Chapter 12 – Empirical Studies of an Approach to Decentralization: “Decision Space” in Decentralized Health Systems

Thomas J. Bossert, Ph.D.

Harvard T.H. Chan School of Public Health


Abstract

The author’s 1998 article on decentralization focused on the element of choice as the major issue of decentralization – granting authority and responsibility for choice to administrative and elected officials at peripheral levels of organizations and governments – and introduced the concept of “decision space” to describe the range of choice allowed to local authorities for different functions (financing, service delivery, human resources, governance).  This approach was based largely on principal agent theory focusing on how central authorities can circumscribe local choice by establishing rules over choice and by providing incentives for making choices that would achieve central objectives.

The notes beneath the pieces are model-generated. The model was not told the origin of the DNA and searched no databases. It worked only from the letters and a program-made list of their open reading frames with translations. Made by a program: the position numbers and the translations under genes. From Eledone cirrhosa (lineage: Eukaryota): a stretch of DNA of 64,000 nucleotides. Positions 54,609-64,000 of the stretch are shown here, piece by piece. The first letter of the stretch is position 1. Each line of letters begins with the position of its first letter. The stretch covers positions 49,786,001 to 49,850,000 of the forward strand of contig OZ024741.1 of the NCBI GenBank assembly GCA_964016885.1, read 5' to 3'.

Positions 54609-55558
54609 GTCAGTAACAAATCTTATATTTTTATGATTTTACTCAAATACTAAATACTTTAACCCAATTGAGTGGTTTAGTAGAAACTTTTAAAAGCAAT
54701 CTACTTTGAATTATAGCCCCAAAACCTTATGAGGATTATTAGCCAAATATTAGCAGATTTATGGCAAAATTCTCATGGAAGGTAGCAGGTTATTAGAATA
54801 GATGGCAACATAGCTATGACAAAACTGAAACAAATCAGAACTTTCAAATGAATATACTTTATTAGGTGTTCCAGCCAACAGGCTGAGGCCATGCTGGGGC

This chapter reviews this approach and discusses its evolution in empirical studies first focusing on defining the formal decision space (in Ghana, Uganda, Zambia and  Philippines) and then expanding to surveys that assess the actual or informal decision space that officials reported they were able to exercise (Nicaragua and Morocco). 

In a more recent phase of research, the author has now expanded the scope of study to examine two additional concepts – institutional capacity to make good decisions and accountability to local elected officials – and the interaction among decision-space, capacity and accountability.  Preliminary findings on studies using this approach in Pakistan and India are presented.

In conclusion, the chapter reviews the importance of refined definitions of decentralization to assessing what form is most effective in achieving policy makers’ objectives.

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